Microwave and induction electromagnetism – innovational techniques for cooking food

What huge differences are between our (grand) grandmother’s kitchens and ultra modern cuisines.
And I don’t especially refer to the kitchen’s design, as many of us can create a retro atmosphere in our today’s kitchens. No. I think about the differences that lay in the devices that ‘populate” these modern kitchens.

The kitchen today is a food processing plant in miniature, a place where we find different types of innovative devices that are designed to facilitate and accelerate the possibilities of food preparations.

Induction cooktops and microwave ovens are such modern appliances that make our life easier. In this article we are going to take a closer look to their features, pros and cons, way to use and possible risks.

A) Microwave oven

This is a very popular unit among people today, yet so controversial even if it has been known since the ’70s. At the basis, it has a complex technology.

microwave

The discoverer Dr Percy Spencer has noticed during his research for RADAR (Radio Detection and
Ranging) that the chocolate in his pocket that was around the magnetron (the microwave generator) had melted. The experiment was confirmed by a quick preparation of popcorn and an explosion of an egg.

One thing is for sure: today microwave ovens are among the most sold appliances worldwide along with TVs and some statistics say that there are over 90% of American homes that have a microwaveoven in the kitchen.

1. How does it work?

Heating occurs simply by involving molecules in a vibratory motion which obviously leads to raising the temperature of the food. Microwaves are electromagnetic waves issued by a magnetron, which converts the electricity into ultrashort radio waves.

Microwave oven allows you to cook food very fast, in some minutes. Some say this prevents the vitamins to be destroyed. There is no need to cook meat or vegetables for an hour because a fish or a chicken can be prepared into the microwave oven in some minutes.

2. Pros VS cons

a) Advantages on microwave ovens

– short time for preparation
– small sizes
– little energy consumption
– affordable price
– according to Harvard Medical School vitamin C which is destroyed at high temperatures is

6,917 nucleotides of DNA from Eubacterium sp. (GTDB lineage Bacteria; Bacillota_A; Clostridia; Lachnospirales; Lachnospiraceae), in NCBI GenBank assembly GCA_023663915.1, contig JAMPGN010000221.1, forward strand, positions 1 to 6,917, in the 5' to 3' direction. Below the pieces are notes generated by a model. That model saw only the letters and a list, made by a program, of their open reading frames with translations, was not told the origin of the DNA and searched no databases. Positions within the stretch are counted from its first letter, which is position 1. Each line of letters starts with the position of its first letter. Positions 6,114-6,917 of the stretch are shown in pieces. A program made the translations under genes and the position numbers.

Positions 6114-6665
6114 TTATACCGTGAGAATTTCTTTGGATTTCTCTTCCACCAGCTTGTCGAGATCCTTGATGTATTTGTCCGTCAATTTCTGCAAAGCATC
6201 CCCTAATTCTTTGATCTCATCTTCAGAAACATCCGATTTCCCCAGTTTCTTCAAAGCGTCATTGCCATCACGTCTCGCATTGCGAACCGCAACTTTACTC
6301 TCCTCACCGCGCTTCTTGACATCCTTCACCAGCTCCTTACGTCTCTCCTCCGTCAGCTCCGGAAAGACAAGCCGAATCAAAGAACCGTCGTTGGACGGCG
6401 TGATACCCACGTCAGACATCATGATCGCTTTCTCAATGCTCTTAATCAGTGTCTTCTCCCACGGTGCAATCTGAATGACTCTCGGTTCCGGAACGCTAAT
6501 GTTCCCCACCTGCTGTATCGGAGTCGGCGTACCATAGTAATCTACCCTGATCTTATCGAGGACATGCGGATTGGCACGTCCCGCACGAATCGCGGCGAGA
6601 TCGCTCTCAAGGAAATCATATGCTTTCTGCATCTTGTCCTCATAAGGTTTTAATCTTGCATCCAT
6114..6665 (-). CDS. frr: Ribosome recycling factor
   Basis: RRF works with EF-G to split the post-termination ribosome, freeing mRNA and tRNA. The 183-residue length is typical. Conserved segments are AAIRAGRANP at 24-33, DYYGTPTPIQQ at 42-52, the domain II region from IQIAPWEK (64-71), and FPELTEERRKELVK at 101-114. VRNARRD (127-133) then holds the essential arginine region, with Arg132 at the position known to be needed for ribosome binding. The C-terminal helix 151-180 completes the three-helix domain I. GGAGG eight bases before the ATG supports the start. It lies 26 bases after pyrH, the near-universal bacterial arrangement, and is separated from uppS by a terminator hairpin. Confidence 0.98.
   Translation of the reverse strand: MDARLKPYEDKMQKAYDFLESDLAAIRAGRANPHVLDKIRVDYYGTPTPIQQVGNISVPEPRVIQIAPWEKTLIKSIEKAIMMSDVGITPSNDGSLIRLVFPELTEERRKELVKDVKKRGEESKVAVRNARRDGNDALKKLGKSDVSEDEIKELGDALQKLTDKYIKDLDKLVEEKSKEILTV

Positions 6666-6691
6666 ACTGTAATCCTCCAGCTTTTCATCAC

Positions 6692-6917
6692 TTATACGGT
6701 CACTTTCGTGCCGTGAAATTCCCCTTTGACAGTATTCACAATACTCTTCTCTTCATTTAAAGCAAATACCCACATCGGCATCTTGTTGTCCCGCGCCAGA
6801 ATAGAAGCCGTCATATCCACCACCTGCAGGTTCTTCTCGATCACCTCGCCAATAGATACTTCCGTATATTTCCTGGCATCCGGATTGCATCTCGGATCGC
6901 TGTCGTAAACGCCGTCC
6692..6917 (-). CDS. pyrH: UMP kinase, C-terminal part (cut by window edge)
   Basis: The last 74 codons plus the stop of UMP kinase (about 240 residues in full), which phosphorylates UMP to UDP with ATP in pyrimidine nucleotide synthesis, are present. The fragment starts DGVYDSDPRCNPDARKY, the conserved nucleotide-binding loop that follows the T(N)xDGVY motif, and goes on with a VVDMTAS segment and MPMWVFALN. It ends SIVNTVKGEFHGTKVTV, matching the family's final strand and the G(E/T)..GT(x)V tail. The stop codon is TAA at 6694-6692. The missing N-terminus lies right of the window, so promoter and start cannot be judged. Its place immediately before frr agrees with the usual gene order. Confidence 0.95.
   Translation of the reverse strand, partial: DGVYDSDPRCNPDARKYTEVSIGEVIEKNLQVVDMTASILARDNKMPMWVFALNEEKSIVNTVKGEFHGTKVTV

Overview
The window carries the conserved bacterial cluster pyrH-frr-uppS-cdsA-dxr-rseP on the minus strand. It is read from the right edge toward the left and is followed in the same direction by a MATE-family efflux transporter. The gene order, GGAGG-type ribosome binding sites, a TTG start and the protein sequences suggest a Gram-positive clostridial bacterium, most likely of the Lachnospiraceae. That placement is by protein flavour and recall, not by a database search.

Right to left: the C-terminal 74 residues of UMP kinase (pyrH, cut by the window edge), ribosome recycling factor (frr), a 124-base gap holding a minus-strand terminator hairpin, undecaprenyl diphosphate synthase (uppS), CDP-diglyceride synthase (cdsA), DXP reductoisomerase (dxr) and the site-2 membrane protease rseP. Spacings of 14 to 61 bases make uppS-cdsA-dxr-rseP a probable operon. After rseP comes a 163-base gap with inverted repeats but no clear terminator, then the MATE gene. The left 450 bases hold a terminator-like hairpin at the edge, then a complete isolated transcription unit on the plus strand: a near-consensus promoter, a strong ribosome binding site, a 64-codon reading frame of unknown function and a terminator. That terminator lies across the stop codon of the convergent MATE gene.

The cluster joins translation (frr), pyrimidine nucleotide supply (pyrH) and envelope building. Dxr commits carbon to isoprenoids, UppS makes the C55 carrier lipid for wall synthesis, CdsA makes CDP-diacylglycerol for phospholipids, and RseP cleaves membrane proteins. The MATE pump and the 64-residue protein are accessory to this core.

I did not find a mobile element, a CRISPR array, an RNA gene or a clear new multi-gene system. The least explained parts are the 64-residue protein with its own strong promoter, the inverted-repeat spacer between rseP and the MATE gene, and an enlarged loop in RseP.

better preserves by cooking on microwave instead boiling it for a long time
– FDA, Food and Drug supreme authority in the United States, says: “microwave cooking reduces
the nutritional value of foods no more than conventional cooking. In fact, the food prepared in
a microwave may preserve much better the content of vitamins and minerals”.

b) Disadvantages:

– microwave ovens are banned in some European areas because the food cooked with a microwave can
cause impotency and can affect human health on long term (it modifies the structure of the food)
– the temperature does not rise evenly in food (it is less intense on points with high density such as bones or fats) SO you must be careful that meat is well cooked.
– microwaves tend to dry the food, so you need to use a lid for the cookware
– food may not look very appetizing and crispy
– according to California Childcare Health Program: irregular heating of milk for children may predispose to bacterial exposure through unheated areas or burns
– the introduction of plastics in the oven, unapproved microwaveable food may lead to passage of certain toxic chemicals

Beyond the advantages or disadvantages, the microwave is a very useful device in modern kitchens. You can use it for warming meals or boiling water.

3. What are the risks?

While some specialists say that exposure to microwave does not make the food radioactive and does not lead to toxic substances, there are also some persons that are definitely against this device and strongly militate against using it. Microwaves should not alter the chemical structure of the food or to produce new compounds. These assumptions were, however, prevented by some researchers